The term Pave is from the French word Pave (pah-vey), as in paving a street. The word was quite descriptive of the diamond setting style in which small diamonds are used to literally pave an area of a ring or other jewelry item.
The desired effect is to obtain an area that looks like it is paved with diamonds, with as little as possible metal showing.
I would guess that pave setting has been around for hundreds of years, maybe thousands. It is a very low-tech style of setting in which a goldsmith will drill or form holes into the selected area of a jewelry item (or possibly the entire item) and then place the corresponding size diamonds into the holes and then with another tool, form tiny beads (two or more) of metal from around the edge of the diamond and then carefully push these beads of metal over the edge of the diamond to hold the diamond in the hole.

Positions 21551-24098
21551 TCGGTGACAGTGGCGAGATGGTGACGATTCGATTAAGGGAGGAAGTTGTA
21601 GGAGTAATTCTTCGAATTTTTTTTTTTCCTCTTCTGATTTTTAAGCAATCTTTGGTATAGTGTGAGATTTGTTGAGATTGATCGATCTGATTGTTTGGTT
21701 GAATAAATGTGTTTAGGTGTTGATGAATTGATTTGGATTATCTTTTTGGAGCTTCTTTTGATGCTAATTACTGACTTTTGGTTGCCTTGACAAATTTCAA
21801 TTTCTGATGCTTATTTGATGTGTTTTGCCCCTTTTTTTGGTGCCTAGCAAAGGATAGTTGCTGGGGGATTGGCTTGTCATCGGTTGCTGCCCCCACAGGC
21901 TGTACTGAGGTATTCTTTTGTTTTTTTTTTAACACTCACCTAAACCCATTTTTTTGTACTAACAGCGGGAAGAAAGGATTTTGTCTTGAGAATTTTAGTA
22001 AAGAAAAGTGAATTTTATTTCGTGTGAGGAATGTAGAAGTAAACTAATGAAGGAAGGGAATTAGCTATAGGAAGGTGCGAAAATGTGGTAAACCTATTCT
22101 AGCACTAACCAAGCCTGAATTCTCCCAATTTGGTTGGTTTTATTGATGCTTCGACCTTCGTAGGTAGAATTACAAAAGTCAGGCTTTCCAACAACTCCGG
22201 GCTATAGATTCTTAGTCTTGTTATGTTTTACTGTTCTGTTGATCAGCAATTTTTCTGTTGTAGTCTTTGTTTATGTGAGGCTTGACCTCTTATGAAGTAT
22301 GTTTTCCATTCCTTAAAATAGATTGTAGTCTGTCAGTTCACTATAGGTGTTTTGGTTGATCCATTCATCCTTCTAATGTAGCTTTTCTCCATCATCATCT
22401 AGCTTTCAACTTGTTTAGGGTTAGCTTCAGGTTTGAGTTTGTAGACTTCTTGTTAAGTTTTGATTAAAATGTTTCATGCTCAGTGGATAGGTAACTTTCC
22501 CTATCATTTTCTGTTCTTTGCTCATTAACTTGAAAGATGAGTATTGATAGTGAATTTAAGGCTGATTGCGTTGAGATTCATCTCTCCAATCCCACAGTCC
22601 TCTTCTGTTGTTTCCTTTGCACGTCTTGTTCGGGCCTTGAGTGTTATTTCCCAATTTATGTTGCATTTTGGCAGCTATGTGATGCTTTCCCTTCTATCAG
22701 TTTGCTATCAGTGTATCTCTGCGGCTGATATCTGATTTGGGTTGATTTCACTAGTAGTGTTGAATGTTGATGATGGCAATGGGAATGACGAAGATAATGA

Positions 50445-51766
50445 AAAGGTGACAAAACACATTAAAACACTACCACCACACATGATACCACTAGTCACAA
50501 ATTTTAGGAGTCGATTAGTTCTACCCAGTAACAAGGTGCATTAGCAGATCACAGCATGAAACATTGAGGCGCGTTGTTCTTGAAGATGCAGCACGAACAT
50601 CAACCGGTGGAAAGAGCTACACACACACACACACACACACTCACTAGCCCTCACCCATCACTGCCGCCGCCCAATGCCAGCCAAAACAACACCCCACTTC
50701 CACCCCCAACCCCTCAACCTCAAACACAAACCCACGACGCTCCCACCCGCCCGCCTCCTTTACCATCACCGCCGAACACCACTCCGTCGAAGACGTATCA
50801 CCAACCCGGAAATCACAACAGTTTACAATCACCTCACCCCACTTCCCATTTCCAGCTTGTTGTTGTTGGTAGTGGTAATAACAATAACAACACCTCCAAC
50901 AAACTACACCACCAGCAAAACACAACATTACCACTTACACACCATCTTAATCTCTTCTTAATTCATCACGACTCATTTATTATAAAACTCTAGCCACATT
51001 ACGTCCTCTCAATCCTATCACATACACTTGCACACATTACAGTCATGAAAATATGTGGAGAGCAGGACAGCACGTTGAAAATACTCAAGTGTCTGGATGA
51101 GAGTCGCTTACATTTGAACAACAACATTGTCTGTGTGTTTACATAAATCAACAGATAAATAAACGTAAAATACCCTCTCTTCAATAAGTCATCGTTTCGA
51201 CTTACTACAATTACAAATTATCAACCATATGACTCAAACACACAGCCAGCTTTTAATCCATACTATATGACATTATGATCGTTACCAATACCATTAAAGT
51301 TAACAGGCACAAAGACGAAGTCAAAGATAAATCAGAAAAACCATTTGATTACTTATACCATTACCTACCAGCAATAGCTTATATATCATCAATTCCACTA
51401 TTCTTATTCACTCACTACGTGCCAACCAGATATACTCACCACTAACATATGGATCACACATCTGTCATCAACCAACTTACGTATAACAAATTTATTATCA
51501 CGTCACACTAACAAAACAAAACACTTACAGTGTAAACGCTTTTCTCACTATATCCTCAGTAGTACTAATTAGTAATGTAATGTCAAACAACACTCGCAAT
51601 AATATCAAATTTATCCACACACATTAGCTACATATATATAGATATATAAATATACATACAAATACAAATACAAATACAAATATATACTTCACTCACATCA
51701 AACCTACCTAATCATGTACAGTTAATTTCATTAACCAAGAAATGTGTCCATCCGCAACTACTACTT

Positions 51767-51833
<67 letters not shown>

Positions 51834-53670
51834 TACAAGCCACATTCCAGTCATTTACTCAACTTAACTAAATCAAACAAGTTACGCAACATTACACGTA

While the setting method/style goes back to the earliest days of jewelry making and is therefore quite ancient, the finished product coming from the hands of a master setter can make for some of the most magnificently beautiful and unbelievably intricate designs.